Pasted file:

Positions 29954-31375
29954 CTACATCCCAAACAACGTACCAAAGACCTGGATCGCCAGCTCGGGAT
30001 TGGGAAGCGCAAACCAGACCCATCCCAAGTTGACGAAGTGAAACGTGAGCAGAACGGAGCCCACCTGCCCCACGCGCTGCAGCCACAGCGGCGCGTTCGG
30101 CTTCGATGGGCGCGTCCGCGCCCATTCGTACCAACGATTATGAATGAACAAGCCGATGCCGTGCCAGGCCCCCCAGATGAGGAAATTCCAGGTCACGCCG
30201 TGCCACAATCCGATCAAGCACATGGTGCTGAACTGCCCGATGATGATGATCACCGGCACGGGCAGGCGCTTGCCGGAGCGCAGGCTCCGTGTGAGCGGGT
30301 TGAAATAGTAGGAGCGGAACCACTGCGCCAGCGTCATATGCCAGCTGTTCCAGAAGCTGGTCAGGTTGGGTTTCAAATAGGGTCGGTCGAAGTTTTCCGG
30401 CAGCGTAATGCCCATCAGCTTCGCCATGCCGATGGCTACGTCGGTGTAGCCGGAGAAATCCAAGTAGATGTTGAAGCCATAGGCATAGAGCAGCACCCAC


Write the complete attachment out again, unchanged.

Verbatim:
Positions 29954-31375
29954 CTACATCCCAAACAACGTACCAAAGACCTGGATCGCCAGCTCGGGAT
30001 TGGGAAGCGCAAACCAGACCCATCCCAAGTTGACGAAGTGAAACGTGAGCAGAACGGAGCCCACCTGCCCCACGCGCTGCAGCCACAGCGGCGCGTTCGG
30101 CTTCGATGGGCGCGTCCGCGCCCATTCGTACCAACGATTATGAATGAACAAGCCGATGCCGTGCCAGGCCCCCCAGATGAGGAAATTCCAGGTCACGCCG
30201 TGCCACAATCCGATCAAGCACATGGTGCTGAACTGCCCGATGATGATGATCACCGGCACGGGCAGGCGCTTGCCGGAGCGCAGGCTCCGTGTGAGCGGGT
30301 TGAAATAGTAGGAGCGGAACCACTGCGCCAGCGTCATATGCCAGCTGTTCCAGAAGCTGGTCAGGTTGGGTTTCAAATAGGGTCGGTCGAAGTTTTCCGG
30401 CAGCGTAATGCCCATCAGCTTCGCCATGCCGATGGCTACGTCGGTGTAGCCGGAGAAATCCAAGTAGATGTTGAAGCCATAGGCATAGAGCAGCACCCAC